It is a decision women continue to endure. A decision defended by many. A position regarded as questionable by our international peers. A decision that continues to force tens of thousands of women to seek expensive help outside this State. 

But because it is in the hallowed Constitution, it encourages successive politicians to be lazy cowards. Instead of allowing that massive proportion of the population who couldn’t vote in 1983, have their say today, we get apologetics and legislation so mean spirited it will penalise only the poor. 

It is fascinating the quasi-religious devotion many people have to ancient documents, but the idea that values are timeless is a dangerous nonsense. Worse, it is a moral and intellectual abdication by those who court our vote. 

To continue to subject ourselves to decisions made in 1778 is only marginally more ridiculous to allowing ourselves be hindered by rules made in 1937 or indeed in 1983. 

(Women who require an abortion but cannot afford one are supported by Abortion Support Network. Please donate what you can.)

Tuesday, July 8, 2014

Refusing Custom

A baker in Northern Ireland has refused to prepare a cake for a customer. I’m already on the side of the baker. If I ran a business I would very much like to think I had a right to refuse service. If some KKK loon wanted me to bake them a cake with a Confederate flag on it, I want to be able to say fuck right off. I’d want to say fuck off too if I was asked to bake a cake for a bris. And I’d definitely baulk at having to adorn a cake with some anti-choice bullshit. 

The problem of course, with inventing a right to refuse and then giving me that right, is everyone else must get the right to exercise their prejudices too. 

In a perfectly atomised world, we would be able to do that, but in our increasingly cosmopolitan and tiny planet, we don’t get to hold on so tightly to our peculiarities.

At present, if I go into a shop, I don’t have to be concerned by the personal beliefs, philosophies or the political persuasions of the proprietors. I am there to engage in simple commerce. I do not look at what is on sale to establish which way they would vote in a General Election. And short of them wearing special costumes, I need never know their religion or if they even have one. 

What happens if we invent a right, which allows those in the Service Industries to put their prejudices above the rights of their customers? Think about it. A prospective customer, before even seeing what’s on offer, would have to check what prejudices that business endorses. Imagine it, NO BLACKS, NO MENSTRUATING WOMEN, NO ARSENAL SUPPORTERS AND DEFINITELY NO MENNONITES. 

Now some may argue that religious affiliations, political persuasions, race, gender, sexuality etc are all fundamentally different. That one cannot compare racism to sectarianism to sexism to homophobia to classism to voting left, right or centre.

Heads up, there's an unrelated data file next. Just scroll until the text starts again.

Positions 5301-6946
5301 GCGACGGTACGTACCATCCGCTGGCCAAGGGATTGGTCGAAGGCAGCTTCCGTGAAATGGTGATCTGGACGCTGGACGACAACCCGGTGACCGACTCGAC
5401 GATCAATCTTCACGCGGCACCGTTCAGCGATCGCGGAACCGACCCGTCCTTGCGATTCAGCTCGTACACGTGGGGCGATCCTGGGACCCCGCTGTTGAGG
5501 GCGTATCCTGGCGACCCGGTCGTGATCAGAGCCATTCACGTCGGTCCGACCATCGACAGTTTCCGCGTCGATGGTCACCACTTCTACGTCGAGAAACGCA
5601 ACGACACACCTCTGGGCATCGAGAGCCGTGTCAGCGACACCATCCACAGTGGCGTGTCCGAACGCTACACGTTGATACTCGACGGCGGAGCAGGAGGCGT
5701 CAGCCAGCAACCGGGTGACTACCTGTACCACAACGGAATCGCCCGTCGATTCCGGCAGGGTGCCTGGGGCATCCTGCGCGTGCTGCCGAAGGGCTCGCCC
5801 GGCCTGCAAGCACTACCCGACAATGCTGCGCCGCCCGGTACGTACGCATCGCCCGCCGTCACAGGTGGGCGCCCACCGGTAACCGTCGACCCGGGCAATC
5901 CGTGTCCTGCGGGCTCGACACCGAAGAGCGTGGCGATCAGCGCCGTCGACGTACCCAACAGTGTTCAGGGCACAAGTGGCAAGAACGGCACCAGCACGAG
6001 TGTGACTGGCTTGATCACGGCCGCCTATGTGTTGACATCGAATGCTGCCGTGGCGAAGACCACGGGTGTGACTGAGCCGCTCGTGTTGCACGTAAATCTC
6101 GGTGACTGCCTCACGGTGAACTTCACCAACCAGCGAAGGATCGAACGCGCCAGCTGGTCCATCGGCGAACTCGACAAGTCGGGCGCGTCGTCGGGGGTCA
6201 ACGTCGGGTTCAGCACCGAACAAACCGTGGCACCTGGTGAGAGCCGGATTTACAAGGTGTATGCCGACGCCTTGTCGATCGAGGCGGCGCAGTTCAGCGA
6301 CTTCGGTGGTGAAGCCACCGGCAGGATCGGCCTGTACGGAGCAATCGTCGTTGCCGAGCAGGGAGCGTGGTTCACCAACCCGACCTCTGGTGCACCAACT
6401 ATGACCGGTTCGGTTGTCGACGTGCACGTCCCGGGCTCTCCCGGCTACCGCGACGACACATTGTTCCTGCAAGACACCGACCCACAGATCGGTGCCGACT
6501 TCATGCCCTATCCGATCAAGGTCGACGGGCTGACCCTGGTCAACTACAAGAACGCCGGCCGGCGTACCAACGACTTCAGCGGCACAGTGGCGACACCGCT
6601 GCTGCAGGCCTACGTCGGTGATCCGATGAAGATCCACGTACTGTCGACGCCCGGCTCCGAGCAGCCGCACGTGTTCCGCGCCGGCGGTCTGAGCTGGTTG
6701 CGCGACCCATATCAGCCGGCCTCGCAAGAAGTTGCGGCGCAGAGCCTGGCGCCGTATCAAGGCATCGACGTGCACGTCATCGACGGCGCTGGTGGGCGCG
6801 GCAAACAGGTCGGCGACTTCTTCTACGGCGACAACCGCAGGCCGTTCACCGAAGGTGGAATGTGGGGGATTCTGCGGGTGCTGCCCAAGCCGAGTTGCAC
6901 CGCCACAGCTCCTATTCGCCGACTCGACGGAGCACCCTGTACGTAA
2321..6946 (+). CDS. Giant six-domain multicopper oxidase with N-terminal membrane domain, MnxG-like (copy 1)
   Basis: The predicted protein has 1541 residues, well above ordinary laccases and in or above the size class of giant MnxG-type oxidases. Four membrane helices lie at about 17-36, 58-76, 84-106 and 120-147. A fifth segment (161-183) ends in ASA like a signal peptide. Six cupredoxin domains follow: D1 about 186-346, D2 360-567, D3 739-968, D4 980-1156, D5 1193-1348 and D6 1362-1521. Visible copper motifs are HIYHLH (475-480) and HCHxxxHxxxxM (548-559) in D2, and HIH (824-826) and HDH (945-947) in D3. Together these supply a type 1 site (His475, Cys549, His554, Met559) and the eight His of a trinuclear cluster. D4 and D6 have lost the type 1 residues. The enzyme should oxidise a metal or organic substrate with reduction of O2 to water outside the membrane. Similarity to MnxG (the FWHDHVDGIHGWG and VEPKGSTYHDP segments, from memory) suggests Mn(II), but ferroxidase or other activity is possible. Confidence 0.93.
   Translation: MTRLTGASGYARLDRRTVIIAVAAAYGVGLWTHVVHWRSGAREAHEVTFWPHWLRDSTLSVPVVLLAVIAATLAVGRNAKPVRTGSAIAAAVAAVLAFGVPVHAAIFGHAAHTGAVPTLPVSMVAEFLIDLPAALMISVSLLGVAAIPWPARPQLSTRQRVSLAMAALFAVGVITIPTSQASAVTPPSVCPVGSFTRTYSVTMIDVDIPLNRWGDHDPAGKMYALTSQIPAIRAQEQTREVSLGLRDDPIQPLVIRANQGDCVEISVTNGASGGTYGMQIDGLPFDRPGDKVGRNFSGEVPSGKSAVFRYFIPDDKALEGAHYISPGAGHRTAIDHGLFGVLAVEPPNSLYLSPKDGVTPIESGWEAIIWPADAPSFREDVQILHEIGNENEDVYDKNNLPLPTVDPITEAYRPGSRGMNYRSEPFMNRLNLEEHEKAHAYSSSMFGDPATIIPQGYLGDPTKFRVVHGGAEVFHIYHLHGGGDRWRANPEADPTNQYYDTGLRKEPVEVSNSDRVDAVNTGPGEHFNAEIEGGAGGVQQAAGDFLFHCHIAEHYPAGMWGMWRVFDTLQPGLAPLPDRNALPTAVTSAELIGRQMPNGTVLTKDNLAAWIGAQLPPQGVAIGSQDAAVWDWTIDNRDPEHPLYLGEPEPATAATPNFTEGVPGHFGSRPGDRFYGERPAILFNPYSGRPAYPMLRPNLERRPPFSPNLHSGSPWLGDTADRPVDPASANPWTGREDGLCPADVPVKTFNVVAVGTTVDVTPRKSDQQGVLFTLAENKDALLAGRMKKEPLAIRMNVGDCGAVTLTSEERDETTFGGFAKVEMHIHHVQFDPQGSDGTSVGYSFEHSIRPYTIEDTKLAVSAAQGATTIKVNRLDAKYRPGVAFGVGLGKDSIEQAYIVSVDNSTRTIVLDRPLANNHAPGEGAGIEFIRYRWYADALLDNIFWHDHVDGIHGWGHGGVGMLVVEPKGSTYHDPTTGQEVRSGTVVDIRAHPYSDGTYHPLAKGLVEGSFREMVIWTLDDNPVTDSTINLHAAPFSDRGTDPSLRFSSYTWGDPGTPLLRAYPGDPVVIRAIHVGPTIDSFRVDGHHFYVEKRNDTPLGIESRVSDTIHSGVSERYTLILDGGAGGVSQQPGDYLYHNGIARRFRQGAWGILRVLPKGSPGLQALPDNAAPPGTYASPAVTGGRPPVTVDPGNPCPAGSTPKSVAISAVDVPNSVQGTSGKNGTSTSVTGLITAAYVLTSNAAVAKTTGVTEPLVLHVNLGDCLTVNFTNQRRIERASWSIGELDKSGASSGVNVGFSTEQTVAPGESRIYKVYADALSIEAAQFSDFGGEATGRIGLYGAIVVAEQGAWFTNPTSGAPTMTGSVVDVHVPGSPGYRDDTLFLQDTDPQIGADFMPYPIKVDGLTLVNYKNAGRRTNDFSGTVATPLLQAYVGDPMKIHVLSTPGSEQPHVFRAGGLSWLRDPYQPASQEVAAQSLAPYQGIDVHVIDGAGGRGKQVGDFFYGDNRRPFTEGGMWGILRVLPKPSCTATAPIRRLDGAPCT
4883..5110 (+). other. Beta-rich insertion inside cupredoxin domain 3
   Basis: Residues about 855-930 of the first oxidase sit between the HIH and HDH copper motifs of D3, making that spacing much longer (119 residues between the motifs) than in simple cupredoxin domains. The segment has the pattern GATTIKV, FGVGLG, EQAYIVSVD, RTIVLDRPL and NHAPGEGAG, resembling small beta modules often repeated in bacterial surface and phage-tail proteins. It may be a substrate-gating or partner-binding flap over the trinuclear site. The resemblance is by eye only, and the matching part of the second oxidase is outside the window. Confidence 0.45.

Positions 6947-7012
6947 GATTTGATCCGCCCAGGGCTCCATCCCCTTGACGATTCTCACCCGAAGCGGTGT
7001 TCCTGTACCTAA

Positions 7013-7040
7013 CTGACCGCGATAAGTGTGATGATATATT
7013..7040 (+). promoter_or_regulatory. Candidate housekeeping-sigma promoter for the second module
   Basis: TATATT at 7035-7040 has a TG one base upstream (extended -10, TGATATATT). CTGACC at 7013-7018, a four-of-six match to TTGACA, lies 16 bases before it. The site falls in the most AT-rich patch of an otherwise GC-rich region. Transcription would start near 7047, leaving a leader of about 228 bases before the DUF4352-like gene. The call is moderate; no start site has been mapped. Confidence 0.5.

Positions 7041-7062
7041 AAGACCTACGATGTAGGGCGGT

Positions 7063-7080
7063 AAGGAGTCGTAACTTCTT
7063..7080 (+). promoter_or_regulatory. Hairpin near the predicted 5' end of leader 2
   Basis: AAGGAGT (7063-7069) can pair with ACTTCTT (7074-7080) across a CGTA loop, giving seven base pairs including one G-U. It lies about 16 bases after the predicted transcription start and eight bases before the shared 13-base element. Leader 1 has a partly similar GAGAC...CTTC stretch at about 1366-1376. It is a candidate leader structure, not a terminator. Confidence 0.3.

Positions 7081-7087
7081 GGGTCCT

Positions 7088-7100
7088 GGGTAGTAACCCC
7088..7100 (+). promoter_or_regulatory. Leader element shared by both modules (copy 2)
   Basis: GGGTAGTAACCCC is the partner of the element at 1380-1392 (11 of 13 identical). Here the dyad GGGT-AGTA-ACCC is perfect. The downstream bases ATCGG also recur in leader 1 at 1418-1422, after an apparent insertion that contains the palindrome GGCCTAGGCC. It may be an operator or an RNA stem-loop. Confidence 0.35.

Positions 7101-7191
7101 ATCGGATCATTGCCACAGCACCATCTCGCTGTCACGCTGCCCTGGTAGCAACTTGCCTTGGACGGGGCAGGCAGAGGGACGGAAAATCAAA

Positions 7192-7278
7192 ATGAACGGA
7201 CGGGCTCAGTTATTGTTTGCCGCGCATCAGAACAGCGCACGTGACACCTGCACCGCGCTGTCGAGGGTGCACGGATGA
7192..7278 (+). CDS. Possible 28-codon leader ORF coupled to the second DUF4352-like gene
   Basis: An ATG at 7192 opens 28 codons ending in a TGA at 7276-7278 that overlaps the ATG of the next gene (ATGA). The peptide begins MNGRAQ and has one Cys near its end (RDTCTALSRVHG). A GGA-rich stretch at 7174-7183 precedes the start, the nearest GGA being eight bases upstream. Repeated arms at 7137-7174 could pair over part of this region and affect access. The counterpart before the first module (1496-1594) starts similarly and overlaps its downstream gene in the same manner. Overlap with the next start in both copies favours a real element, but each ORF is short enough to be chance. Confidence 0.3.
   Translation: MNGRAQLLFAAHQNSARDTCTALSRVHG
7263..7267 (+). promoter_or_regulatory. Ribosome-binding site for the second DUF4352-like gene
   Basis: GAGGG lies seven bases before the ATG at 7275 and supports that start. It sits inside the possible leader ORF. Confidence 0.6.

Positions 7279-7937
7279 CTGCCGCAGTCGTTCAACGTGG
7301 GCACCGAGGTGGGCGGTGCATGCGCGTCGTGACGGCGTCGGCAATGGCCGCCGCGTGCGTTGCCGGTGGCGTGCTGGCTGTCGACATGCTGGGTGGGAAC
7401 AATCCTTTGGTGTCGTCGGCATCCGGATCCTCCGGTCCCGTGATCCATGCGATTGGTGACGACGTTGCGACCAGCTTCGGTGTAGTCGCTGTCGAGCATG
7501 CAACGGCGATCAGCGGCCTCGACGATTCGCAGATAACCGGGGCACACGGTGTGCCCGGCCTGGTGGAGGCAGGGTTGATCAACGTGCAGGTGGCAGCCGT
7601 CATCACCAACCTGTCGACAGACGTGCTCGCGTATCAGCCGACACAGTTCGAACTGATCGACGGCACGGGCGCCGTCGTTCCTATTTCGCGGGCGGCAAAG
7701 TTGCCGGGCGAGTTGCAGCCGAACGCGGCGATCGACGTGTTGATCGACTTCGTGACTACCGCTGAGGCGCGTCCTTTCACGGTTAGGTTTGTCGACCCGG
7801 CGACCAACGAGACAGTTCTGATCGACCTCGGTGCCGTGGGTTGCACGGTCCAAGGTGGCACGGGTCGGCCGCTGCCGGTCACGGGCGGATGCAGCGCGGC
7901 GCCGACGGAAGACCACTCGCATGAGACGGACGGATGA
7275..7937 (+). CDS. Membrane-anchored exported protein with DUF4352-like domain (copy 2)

I’m sure someone who wishes to see gay people denied the opportunity to marry, would be very offended to be compared with a racist. Indeed, it is undeniable that, they are different prejudices.

This, however, is not about homophobia or racism, it’s about commerce. Do we want a world where all businesses have to display which customers are welcome and which customers are not? 

I’ve nothing against prejudice. I have a long list of people, ideas, things, places and beliefs that make my skin crawl. But prejudices are like hemorrhoids, it’s OK to have them as long as you don’t mention them to your customers. 

So if you are a racist, antichoice, homophobic religious nut please visit this site and give me your custom. And I will smile at you as you do so, because that is what civilised people do. 

Monday, July 7, 2014

Rebellious Lung and other ailments

For approximately four seconds today, I thought I was experiencing a heart attack of some sort. I parked my car and spoke to my partner and we concluded it was probably a reaction to my medication. Not an allergic reaction, more that I should have taken my meds after my breakfast, not before and also had a more substantial meal. On top of this, I’d finished one of the medications which may also have played a part. 

It was a scary few seconds. I find I can generally cope with pain, once I know what’s causing it. 

The reason I am on medication, which requires careful calibration with food is that I have a rather rebellious lung. My right lung is taken of an infection. I am apparently quite unwell. Last week I lost my voice. I found that amusing. Then I started coughing and began to feel not my usual self. So off to the doctor I went. 

I was struck by her level of sympathy. I thought it unnecessary to be honest. Surely a simple chest infection is nothing to be concerned about. I was prescribed steroids, antibiotics, an expectorant and solpadeine. I’d never had the first or last of that list before. I was worried about the steroids, but looking forward to the solpadeine. I’d heard good things. 

I thought I was doing fine. I couldn’t sleep in my bed though, as I was coughing and I was unaccountably sweaty. Yet I felt reasonably okay. It took my partner to explain that the only reason I was upright at all, was the solpadeine and there will be a price to pay for that, tick tock, tick tock.

Even now, while I am aware of the loss of appetite, the clamminess, some light-headedness, a tiredness, a tightness around my chest and unpleasantness trying to escape my lung, I have just returned from a walk with Arwen. 

As discomforted as I am by this malaise and its potential to escalate, there is an aspect to this malady which bothers me more. This was and is an entirely self-inflicted disaster. I have been off cigarettes for well over two years, but I like to dabble. Last week I went to a school reunion and a combination of nerves and grasping at excuses led me to smoke 15 cigarettes in one night. 

It happens anytime I binge drink and I only binge when I drink, for why else drink? I do confine this behaviour to no more than four or five times a year. This however was the first time I experienced severe consequences.

I was content to never smoke again as long as one defines never smoking again, as the acceptance that there would be occasional over-indulgences mixed with alcohol and if in Amsterdam etc.